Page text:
No Father, No Peace

Printed from:

It’s baseball season and I relish taking my sons to a game or, sometimes, a good baseball movie; or even a bad baseball movie … like the one my oldest and I watched 16 years ago.

I slouched in my theater seat when I suddenly sat up, straining to hear the lyrics to a song a youth baseball team was singing.

It was a rap number that had become a theme song for the team, especially its pitcher who found his groove on the mound by swaying to the tune.

In the movie Hardball, Keanu Reeves plays a white gambling-addicted loser named Conor O’Neill, who is forced to coach an all-black youth baseball team from the projects in Chicago, as a way to help pay off his massive gambling debts.

The film’s most meaningful and sorrowful scenes are of the projects themselves, where poverty and lawlessness reign, and boys and girls have little chance of enduring a childhood without fear. The movie makes one reference to the lack of fathers, when one of the players ridicules a book about a character waiting for her father to return  – “‘cause where I’m from, nobody’s father come back.”

Big problem. Obvious, right?

But when we read about horrific environments for kids, the lack of fathers is rarely mentioned. Instead, the emphasis is on the easy access to guns, gangs, the economy, poor schools … all real problems.

But what about family, the notion of a mother and father, committed to each other, and to their children? I know, it sounds so sappy.

Not as cool as the song the kids in Hardball eagerly listen to, and sing along.

“I love it when you call me Big Poppa

Throw your hands in the air, if you’s a true player, because 

I see some ladies tonight that should be having my baby, baby.”

Anyone see a connection?

One of the leading causes – if not the leading cause – of these children’s heartrending condition is family instability and father abandonment.

But let’s sing about using women for our enjoyment and status – maybe impregnating them if we’re enough of a ‘player’ … because that has just done wonders for the community.

This is not a rant against rap. There is plenty of abusive music in other genres. Cue Billy Joel’s Only the Good Die Young. Can there be a more loving, caring line than “Sooner or later it comes down to fate. I might as well be the one”?

Do songs create the problem of fatherless children? Obviously not. The lyrics do perpetuate a culture that ignores the cornerstone to stability:  family.

The statistics about unstable and fatherless families are consistent. Children in those homes are more likely to experience poverty, alcoholism, and drug abuse, and a decrease in physical and emotional health.

It is a problem that extends beyond race and nationality. But here is where I cautiously bring up Black Lives Matter, a movement that has been politicized and misrepresented beyond recognition. Former President Barack Obama said the movement “simply refers to the notion that there’s a specific vulnerability for African-Americans that needs to be addressed.” That is inarguable.

But the movement’s website,, goes well beyond that notion. In its guiding principles, it speaks of black families (mentioning mothers, but not fathers) and “black villages,” stating:

“We are committed to disrupting the Western-prescribed nuclear family structure requirement by supporting each other as extended families and ‘villages’ that collectively care for one another, and especially ‘our’ children to the degree that mothers, parents, and children are comfortable.”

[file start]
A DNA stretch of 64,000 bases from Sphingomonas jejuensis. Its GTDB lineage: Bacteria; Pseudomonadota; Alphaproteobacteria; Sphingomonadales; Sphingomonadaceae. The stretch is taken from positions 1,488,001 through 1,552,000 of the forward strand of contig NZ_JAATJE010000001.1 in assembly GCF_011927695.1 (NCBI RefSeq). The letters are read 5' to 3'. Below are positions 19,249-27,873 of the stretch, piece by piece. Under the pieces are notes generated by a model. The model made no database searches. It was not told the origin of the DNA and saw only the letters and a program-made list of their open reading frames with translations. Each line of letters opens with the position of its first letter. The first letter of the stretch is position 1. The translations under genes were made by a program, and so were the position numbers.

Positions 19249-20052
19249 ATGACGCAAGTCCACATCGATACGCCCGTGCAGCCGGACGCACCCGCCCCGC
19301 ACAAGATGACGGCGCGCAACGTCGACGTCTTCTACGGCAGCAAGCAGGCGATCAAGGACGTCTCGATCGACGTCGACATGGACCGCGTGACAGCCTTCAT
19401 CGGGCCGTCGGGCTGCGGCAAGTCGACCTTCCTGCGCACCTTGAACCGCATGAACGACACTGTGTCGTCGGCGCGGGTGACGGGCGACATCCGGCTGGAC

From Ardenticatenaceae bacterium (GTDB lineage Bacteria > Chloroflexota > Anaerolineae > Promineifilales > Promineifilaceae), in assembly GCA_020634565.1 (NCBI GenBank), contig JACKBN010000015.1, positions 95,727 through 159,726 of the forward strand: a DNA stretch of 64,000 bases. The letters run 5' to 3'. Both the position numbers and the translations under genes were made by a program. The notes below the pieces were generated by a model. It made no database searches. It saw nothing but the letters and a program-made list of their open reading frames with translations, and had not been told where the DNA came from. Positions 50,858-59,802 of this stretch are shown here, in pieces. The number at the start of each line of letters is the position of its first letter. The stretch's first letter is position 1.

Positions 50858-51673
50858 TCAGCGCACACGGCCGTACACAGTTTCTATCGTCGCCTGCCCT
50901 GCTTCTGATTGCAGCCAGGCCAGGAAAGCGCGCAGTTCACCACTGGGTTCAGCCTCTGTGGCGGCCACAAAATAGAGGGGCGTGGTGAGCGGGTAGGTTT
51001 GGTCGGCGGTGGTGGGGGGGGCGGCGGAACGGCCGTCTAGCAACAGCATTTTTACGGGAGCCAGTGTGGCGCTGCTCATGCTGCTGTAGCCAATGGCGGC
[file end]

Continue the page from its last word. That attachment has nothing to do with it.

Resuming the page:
If that line is meant to support the struggle of single mothers, good for them. But it seems to be going further. Roland C. Warren, president and chief executive officer of Care Net, wrote an opinion piece after viewing the website:

“I was shocked, especially as a black man,” he wrote. “It is clear that the Black Lives Matter ideology sees no role for black men, especially not as husbands and fathers.”

In my hometown of St. Petersburg, Florida, certain (poorer) areas experience increased violence. And while politicians and community leaders create programs to combat the problem, Tampa Bay Times columnist Bill Maxwell knows the dilemma has deeper roots. 

“No honest person will deny that something profound needs to happen to reverse the status quo … I am still waiting for a black leader to publicly bore down to the heart of the matter and address the vital role of the home – the family – in stopping the carnage … Boys, who do not have healthy homes that enable them to grow up, turn to the street where they learn from unsavory role models. These boys, in turn, become role models, and transmit what they have learned.” 

Again, the issue of is not simply racial. In my mostly-white state of Maine, 43 percent of births in 2013 were to single mothers, according to the Maine Center for Public Interest Reporting. Its investigation reported that the situation is “creating a generation of children who struggle in school, will have a hard time qualifying for a decent job, and are more likely to have run-ins with the law and suffer from mental health problems.”

Tell me again about the need to disrupt the nuclear family structure.

When I talk to my class about these issues, I actually show them scenes from Hardball. It is not a critique of a bad movie or a thoughtless song, but a reasoned approach to why family is good. Marriage is good. And the marital act is for, you know, marriage.

I understand my prudish opinion is in the minority. But there is something to be said about prudence. Rather than urging boys to sing about the glories of fornication, should words like consequences, respect, and responsibility enter the conversation? Tell them that instead of you’s being a true player, you could become a true man of integrity.

The alternative is a place where nobody’s father comes back.



Kevin Thomas is a writer and teacher, living with his wife and children in Standish, Maine.